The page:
Holothuria sp.
Source: Oceanreef.dk - Kasper Hareskov Tygesen

Facts

Latin name Holothuria sp.
Common name Sea Cucumber
Family Holothuriidae - Holothuria
Origin East Indian Ocean, Indonesia
Max length 30 cm (11.8")

As aquarium fish

Minimum volume 200 l (53 gal)
Hardiness Hardy
Suitable for aquarium Suitable for most aquarium
Reef safe Always reef safe
Aggressiveness Peaceful

Food

Recommended
  • Microalgea (Eg. spirulina)
  • Detritus

May release toxic chemicals

This species can release poison into the water when stressed or dies.
It can be fatal to fish and invertebrates.

This rarely happens if the appropriate precautions are taken.

Sensitive during transportation

This species is very sensitive during transportation and acclimatizing into the aquarium.

Sandy substrate

A large area with fine grained sand should be available if housing a sea cucumber. The substrate should be at least 1" (2 cm) thick, other wise the sea cucumber may starve.

The sand must have time to get established before adding the sea cucumber, otherwise it may not be able to sustain enough food for the sea cucumber.

Genus description (Holothuria)

This genus of sea cucumbers filters the substrate for food.
These sea cucumbers should only be kept in tanks with a large area of sandy substrate.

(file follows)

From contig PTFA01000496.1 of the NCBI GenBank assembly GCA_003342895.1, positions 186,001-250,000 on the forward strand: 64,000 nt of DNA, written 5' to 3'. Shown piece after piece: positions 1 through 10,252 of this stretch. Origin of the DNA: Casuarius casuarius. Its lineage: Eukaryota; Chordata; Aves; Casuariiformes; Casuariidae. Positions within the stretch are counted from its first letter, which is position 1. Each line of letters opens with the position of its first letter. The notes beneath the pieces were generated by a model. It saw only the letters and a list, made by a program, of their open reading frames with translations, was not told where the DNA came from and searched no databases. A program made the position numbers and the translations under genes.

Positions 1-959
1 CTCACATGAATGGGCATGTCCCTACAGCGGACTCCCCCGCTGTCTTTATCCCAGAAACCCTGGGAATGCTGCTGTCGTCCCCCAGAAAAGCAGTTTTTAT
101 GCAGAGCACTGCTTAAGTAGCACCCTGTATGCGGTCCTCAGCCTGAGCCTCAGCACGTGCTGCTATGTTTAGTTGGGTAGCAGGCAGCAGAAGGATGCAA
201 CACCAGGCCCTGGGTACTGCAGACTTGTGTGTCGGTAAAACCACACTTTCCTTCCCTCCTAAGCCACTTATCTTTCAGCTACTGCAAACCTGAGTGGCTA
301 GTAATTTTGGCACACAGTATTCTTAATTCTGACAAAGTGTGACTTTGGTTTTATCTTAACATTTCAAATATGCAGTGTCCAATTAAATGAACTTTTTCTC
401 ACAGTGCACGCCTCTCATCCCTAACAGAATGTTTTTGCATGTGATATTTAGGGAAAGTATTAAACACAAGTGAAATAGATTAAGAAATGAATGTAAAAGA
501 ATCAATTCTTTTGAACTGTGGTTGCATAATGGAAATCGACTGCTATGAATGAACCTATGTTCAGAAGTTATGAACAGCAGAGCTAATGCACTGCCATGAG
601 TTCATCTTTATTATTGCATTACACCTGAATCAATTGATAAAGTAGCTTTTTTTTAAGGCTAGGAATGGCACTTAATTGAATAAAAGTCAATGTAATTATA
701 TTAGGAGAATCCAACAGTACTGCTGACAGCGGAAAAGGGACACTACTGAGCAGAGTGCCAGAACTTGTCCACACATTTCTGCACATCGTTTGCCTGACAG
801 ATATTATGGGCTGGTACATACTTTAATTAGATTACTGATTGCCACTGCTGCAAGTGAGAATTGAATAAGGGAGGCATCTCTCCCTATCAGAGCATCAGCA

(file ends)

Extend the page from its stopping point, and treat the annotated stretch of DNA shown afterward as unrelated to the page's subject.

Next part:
They leave behind "spaghetti" like sand, which is a good sign that enough food is available.

It is important that the sand is fine grained (less than 2 mm). Only large specimens will be able to filter 2 mm sand.

A rule-of-thumb says that you can stock 3" (7 cm) of sea cucumber per 20 gal (100 liter).
If the sand is not rich on food for the sea cucumber, then even more space is required.

Family description (Holothuriidae)

Sea cucumbers vary a lot in size and the way they feed.
Some species are good at keeping the sand clean while others are filter feeders.
The size can very from 1" (2 cm) to 3' (1 meter).

All sea cucumbers will shrink if they are not provided with enough food.

If a sea cucumber dies or gets extremely stressed it might release toxic chemicals, which might poison fish and invertebrates.
This is rare, but you should ensure that it doesn't get stuck in pumpes or the overflow.

Sea apples pose a greater risk of poisoning the tank than the other sea cucumber species.

References and further reading

About references

Rob Toonen. 2003. Aquarium Invertebrates: Sea Cucumbers - Part II - Advanced Aquarist - (English)
Scott W. Michael. Sea Cucumbers - Fish Channel - (English)
Bob Fenner. Sea Cucumbers: Not A Pretty Picture - Wet Web Media - (English)

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